A STATE minister’s failure to address widespread fears over the impact of education cuts in the Latrobe Valley has been likened to the “Kennett era of gagging”.
Referring to indications State Higher Education and Skills Minister Peter Hall, also Teaching Profession Minister, had “gone to ground” over key government education reforms currently rolling out across the region, State Member for Eastern Region Matt Viney said it seemed like “the gag has been placed on the Minister himself” but asked “is it self-imposed or is it coming from the Premier?”
As news spread last week GippsTAFE was beginning its next stage of a large-scale staff redundancy roll-out, in an effort to shoulder its share of $300 million in State Government funding cuts to the TAFE sector, The Express sought comment from Mr Hall, to which his office did not respond.
However a media release was issued the same day from Mr Hall’s office stating the future of the Bendigo TAFE was “assured”.
This came as the The Express learnt the government had made the unprecedented move to sever communication with the state’s leading TAFE representative group, the Victorian TAFE Association.
It is believed government sent a letter to TAFE chief executives statewide on 28 September stating it was bypassing the VTA, and was dealing directly with the TAFE institutes on the impact of budget cuts.
The letter came only two days after the VTA issued a media release stating the TAFE cuts would disadvantage women at least twice as much as males.
VTA executive director David Williams said he was unable to confirm whether “gagging” had occurred within government as he had been forced out of the loop for the last month.
“Frankly, this is a real issue… their strategy is just to proceed ahead with whatever agenda they have and clamp down on meaningful consultation,” Mr Williams said.
“The attitude they have taken is this is the decision they are making and they are going to make it happen… having a more engaged approach is not on their agenda now.”
After Mr Hall failed to comment on fears expressed by Department of Early Education and Childhood Development workers in Moe that more than 60 jobs could be cut, leaving the regional office to operate as little more than a shop front, Mr Viney took the Minister to task in State Parliament, calling for a response to those concerns.
Mr Viney condemned Mr Hall after The Express reported a spokesperson for the Minister called the matter “purely departmental” and he would not comment on the process.
On Friday Mr Viney said he had heard “absolutely nothing” in response to concerns he raised on behalf of local workers and claimed the government’s departmental staff were also “reluctant to say anything (about the matter)”.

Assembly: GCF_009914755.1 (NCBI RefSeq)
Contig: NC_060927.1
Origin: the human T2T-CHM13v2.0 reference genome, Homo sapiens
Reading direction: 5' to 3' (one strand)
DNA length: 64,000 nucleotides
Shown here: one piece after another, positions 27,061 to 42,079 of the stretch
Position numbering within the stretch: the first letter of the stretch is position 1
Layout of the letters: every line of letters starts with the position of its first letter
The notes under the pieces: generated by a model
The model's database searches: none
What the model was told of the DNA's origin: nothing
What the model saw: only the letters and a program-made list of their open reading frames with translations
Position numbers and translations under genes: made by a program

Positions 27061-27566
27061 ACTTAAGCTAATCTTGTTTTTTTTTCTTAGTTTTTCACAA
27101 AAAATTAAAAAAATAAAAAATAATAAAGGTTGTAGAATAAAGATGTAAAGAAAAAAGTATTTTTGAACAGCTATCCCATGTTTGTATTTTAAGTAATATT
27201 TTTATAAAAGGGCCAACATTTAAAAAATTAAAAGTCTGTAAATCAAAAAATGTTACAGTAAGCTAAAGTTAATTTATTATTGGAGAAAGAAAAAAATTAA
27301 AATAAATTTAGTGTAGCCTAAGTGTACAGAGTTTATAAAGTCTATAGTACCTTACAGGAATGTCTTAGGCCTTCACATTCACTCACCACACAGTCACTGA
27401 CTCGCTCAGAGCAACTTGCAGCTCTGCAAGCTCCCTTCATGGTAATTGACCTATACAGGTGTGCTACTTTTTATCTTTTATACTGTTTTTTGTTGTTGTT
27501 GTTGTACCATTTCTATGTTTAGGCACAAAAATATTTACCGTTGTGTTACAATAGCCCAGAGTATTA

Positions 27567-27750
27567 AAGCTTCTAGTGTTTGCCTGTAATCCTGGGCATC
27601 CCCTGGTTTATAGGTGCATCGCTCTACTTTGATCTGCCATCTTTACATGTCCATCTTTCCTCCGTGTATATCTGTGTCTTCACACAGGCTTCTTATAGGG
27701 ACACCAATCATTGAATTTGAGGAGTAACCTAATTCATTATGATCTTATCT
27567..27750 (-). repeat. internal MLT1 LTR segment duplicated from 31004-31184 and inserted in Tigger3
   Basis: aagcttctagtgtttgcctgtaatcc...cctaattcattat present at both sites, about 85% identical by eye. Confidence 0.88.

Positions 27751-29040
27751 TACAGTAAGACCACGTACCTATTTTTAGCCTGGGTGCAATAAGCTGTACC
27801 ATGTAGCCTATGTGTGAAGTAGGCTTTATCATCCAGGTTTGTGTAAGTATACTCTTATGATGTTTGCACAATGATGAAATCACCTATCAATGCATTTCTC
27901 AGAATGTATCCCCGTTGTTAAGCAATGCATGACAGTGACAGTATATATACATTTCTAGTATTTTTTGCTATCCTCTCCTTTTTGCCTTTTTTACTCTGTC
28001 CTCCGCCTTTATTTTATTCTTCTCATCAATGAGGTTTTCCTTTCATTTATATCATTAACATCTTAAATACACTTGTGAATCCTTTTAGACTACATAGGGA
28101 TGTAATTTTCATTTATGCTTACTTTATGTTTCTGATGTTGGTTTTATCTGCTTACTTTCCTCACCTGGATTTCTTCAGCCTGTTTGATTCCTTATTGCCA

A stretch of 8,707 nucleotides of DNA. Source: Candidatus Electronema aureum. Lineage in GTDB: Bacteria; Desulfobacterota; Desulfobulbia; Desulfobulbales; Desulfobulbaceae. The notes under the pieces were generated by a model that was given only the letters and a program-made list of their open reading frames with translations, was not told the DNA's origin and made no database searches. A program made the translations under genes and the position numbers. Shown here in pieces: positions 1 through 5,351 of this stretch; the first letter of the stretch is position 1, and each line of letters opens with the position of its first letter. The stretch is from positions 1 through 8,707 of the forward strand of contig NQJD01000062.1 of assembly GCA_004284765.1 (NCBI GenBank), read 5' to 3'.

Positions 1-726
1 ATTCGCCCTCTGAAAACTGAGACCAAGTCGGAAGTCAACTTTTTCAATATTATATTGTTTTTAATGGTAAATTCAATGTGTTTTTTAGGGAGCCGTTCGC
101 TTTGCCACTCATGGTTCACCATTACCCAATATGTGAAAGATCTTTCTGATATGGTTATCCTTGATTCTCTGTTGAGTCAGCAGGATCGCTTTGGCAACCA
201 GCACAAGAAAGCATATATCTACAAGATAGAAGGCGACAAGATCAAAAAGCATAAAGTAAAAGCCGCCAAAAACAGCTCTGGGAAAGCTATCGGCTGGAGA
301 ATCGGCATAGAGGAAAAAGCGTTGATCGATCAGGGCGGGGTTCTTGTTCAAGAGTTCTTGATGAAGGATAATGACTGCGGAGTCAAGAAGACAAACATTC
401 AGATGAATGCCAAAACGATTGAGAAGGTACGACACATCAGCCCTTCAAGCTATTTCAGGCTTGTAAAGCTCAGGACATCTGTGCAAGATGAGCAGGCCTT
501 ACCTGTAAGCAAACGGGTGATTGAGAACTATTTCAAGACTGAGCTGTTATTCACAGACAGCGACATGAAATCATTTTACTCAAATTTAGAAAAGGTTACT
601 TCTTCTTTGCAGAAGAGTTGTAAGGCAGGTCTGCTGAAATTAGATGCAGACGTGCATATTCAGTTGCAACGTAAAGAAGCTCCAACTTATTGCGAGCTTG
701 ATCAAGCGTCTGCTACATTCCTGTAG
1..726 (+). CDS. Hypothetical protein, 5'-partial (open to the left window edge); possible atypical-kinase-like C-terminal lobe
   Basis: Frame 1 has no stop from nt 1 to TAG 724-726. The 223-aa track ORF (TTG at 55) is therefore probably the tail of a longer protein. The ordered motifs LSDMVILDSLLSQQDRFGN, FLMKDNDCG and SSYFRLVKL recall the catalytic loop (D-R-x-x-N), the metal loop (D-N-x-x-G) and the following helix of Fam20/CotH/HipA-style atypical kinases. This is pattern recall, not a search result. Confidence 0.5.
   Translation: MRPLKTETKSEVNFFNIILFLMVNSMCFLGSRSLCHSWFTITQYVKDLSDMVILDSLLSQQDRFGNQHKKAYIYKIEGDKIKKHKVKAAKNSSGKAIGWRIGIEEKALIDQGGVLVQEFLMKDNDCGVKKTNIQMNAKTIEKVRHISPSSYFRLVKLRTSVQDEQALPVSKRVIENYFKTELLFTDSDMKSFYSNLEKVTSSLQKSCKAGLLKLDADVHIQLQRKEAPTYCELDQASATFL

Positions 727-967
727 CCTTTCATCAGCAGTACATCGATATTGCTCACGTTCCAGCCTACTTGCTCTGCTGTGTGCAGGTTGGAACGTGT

Three weeks ago a DEECD spokesperson said the government was “still consulting with employees” about its proposed restructure and the Gippsland structure would be finalised “in coming weeks”.
Though The Express contacted the department for an update on the matter last Wednesday, at the time of publication on Friday it had not received a response.
In Parliament Mr Viney said Mr Hall was the “lead minister for the department of education” and his lack of response over the DEECD issue was “absolutely unbelievable”.
Last week up to 150 teachers and support staff rallied outside Mr Hall’s Traralgon office campaigning, after a 12-month battle for better pay and conditions, amid claims Victoria was losing teachers to other states with higher salaries.
Australian Education Union Victoria president Mary Bluett said the group had gathered to “send a strong message” to Mr Hall “that his constituents are very angry and disappointed they have to continue to take action rather than have negotiated an outcome”.
Again, at the time of publication, efforts by The Express to obtain comment from Mr Hall failed.
The besieged minister has represented Gippsland in the State Parliament since 1988, leading Mr Viney to claim “it is not just that Mr Hall is the minister, he is also the local member and so he ought to be speaking in either or both capacities.”
“The people of Gippsland and the Latrobe Valley have got every right to be very concerned about the cuts to public education that are so obviously happening in their region, and to demand an explanation of these from the minister, and certainly clarification of what the minister is doing and of how these education services are going to continue to be provided to the people of the region,” Mr Viney said.
“This is starting to smell like the Kennett era of gagging…when no-one was allowed to talk about the things that were taking place and affecting them.”
After repeated follow up calls from The Express on the GippsTAFE issue, Mr Hall released a statement on Friday stating its TAFE Reform Panel would deliver a report in the “next few weeks”, detailing transition plan recommendations developed with TAFE.